State of the Planet

News from the Columbia Climate School

Meet Victoria Hamilton From the Climate and Society Class of 2023

Victoria Hamilton joins the MA in Climate and Society program this fall. She’s looking forward to exploring policies and legislation that protect people who are often underrepresented in climate discussions.

This fall, the Columbia Climate School welcomes a new class of students into the M.A. in Climate and Society program. The 12-month interdisciplinary program trains students to understand and address the impacts of climate change and climate variability on society and the environment.

The incoming Class of 2023 includes 80 students with diverse backgrounds and career paths, impressive skillsets, and big plans to help protect people and the environment.

State of the Planet will be featuring interviews with several of these extraordinary students over the coming weeks. In the Q&A below, you can meet Victoria Hamilton, whose Indigenous heritage inspires her to preserve nature and speak up for marginalized communities.

Can you tell us a little about your background and how you got interested in studying climate?

My decision to major in environmental science and geography in college flowed from a desire to study and eventually work in a field aligned with my heritage. I am a proud member of the Montaukett Tribe in New York. My Indigenous grandmother, Yellow Bird, taught me, Little Yellow Bird, a love for nature and respect for the gifts provided by the Earth. Growing up in a Southern California coastal town, I developed a love for the ocean and natural environment surrounding it.

As a local, however, I learned that the California coast does not always live up to the pristine white sand fantasy. I turned my disappointment into action and in high school started working with local marine biology programs to alleviate the damage to our beaches. Volunteering my time picking up trash and organizing my peers to participate in large cleanups made me feel like I was making a positive contribution. My upbringing and those experiences have strengthened my commitment to preserve the Earth for future generations.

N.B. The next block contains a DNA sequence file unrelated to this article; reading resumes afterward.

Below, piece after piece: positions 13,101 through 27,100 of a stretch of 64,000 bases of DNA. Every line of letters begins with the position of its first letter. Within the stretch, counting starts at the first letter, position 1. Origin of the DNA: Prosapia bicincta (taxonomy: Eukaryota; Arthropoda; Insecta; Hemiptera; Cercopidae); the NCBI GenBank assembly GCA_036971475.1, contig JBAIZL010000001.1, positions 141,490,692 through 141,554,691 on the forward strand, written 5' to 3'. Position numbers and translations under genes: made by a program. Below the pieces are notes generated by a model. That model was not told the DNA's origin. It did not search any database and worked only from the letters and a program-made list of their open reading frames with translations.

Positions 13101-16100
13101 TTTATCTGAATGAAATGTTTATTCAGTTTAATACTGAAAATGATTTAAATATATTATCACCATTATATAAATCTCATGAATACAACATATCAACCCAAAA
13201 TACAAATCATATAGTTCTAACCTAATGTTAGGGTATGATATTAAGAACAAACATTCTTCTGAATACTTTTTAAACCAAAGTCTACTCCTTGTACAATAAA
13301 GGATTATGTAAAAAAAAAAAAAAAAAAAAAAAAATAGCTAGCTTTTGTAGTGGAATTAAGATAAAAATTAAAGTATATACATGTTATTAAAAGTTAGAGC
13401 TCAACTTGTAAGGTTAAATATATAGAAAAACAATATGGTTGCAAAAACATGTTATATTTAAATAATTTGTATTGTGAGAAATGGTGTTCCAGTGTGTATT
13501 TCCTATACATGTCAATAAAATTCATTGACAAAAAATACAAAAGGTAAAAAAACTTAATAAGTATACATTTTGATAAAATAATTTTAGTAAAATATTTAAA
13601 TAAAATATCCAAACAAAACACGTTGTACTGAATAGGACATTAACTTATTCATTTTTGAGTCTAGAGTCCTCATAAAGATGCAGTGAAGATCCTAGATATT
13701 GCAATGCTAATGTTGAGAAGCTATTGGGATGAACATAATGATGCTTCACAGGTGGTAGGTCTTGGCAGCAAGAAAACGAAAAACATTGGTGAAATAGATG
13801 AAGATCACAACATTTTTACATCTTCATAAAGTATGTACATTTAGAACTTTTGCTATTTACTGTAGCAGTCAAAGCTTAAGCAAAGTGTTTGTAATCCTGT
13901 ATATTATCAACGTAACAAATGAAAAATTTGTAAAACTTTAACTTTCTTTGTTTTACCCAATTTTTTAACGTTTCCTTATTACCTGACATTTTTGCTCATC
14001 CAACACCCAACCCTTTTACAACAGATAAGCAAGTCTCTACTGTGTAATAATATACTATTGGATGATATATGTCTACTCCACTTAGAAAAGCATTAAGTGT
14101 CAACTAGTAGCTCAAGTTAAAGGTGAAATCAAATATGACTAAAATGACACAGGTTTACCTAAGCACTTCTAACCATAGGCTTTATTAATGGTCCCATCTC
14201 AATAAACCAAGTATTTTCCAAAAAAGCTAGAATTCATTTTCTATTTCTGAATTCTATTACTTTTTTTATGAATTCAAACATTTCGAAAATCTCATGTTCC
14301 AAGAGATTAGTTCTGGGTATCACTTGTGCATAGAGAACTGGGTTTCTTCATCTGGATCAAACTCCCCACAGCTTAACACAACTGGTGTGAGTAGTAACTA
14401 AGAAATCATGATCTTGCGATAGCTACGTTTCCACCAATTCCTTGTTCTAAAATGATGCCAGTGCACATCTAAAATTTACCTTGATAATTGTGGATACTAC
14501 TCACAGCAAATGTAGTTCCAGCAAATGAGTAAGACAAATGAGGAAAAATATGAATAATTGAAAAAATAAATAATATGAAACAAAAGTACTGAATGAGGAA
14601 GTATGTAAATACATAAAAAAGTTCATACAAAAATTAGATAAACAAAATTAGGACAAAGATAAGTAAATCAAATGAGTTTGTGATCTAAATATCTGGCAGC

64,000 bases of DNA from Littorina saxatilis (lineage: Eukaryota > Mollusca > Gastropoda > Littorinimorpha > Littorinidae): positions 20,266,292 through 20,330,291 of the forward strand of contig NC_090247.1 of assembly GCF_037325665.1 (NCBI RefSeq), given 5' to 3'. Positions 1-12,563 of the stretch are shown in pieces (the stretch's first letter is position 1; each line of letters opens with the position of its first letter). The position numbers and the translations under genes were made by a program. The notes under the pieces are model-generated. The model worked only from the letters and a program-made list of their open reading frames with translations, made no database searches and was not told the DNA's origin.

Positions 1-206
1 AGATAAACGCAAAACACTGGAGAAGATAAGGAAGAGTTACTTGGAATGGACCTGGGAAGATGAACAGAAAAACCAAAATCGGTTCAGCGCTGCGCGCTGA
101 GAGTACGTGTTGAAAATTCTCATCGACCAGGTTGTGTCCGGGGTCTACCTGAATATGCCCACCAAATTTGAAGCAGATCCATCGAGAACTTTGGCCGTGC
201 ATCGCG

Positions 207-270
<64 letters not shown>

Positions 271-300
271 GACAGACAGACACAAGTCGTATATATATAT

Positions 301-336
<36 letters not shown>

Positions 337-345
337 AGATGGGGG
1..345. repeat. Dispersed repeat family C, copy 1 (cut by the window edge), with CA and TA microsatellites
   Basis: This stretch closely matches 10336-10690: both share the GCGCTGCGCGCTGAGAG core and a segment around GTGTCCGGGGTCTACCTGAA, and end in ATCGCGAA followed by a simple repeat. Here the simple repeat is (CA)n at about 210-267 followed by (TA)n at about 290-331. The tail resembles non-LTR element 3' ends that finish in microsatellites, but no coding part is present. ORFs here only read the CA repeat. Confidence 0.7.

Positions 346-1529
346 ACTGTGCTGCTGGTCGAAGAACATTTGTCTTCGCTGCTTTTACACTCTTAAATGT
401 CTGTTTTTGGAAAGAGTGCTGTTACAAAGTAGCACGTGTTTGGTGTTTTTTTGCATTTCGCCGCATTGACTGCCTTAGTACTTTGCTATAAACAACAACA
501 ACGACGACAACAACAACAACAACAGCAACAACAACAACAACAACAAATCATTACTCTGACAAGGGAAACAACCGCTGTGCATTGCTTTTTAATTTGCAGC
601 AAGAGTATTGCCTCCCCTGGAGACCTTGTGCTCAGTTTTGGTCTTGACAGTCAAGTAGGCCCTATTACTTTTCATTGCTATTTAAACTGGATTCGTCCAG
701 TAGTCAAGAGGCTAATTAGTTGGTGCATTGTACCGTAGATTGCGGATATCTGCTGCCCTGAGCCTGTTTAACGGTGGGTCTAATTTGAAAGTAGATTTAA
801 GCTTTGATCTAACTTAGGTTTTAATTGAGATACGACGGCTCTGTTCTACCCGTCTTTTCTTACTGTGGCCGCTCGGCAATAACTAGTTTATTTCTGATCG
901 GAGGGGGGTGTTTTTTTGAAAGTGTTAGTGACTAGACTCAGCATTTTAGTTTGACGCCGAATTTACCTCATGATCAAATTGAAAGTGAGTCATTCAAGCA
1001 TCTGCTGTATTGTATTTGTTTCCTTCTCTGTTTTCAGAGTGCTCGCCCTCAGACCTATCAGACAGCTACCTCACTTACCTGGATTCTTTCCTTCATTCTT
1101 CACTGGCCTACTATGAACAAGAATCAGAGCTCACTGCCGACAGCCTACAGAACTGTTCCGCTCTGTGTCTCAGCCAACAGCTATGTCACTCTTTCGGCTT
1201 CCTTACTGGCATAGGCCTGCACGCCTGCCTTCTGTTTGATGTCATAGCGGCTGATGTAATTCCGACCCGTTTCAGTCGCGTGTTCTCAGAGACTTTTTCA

What drew you to the Climate and Society program specifically?

The Columbia Climate School presents this unique opportunity combining the Earth Institute and the Lamont-Doherty Earth Observatory. The Environmental Justice and Climate Just Cities network along with dedicated faculty can help guide me to a career where I can be most effective in contributing to social change. Being surrounded and challenged by brilliant professors and talented students will prepare me to perform and defend research to the most exacting academic standards. Similarly, those minds will challenge me to design original policy approaches to address longstanding problems for communities that have been ignored.

How does the program align with your career goals?

When applying to graduate programs, I was looking for a school where I could learn about both the physical and social sciences behind the impending climate crisis. I was excited when I found the Climate and Society program because I knew I could receive mentorship on how I could continue this intersectional lens into a professional career. I want to work in the environmental policy field and hopefully serve as a voice for marginalized communities.

What are you most excited to learn about while you’re here?

I want to dive into how we can create equitable environmental legislation for all groups of people — more specifically, for those who are often underrepresented in climate change discussions. I look forward to exploring these specific interests more with the elective courses.

Banner featuring a collage of extreme heat images.

Recent record-breaking heat waves have affected communities across the world. The Extreme Heat Workshop will bring together researchers and practitioners to advance the state of knowledge, identify community needs, and develop a framework for evaluating risks with a focus on climate justice. Register by June 15

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